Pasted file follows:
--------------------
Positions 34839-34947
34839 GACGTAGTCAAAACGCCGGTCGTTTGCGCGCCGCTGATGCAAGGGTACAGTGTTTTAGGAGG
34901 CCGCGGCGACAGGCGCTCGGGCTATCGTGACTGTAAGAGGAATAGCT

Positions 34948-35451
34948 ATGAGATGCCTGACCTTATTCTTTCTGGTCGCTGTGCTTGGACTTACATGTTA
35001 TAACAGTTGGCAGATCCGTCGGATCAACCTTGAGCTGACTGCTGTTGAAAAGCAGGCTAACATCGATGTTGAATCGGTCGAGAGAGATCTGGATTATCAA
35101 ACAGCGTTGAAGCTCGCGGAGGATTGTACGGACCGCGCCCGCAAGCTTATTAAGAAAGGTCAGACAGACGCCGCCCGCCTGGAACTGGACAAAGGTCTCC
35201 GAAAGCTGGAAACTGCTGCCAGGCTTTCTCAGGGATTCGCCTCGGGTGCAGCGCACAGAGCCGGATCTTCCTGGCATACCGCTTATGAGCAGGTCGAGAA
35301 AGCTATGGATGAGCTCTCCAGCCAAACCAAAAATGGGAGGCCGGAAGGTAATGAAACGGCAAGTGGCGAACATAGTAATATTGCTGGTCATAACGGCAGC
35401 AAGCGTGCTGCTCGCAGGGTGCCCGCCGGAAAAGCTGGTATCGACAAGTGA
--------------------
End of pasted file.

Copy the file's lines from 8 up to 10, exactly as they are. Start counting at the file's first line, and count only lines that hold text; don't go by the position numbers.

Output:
35201 GAAAGCTGGAAACTGCTGCCAGGCTTTCTCAGGGATTCGCCTCGGGTGCAGCGCACAGAGCCGGATCTTCCTGGCATACCGCTTATGAGCAGGTCGAGAA
35301 AGCTATGGATGAGCTCTCCAGCCAAACCAAAAATGGGAGGCCGGAAGGTAATGAAACGGCAAGTGGCGAACATAGTAATATTGCTGGTCATAACGGCAGC
35401 AAGCGTGCTGCTCGCAGGGTGCCCGCCGGAAAAGCTGGTATCGACAAGTGA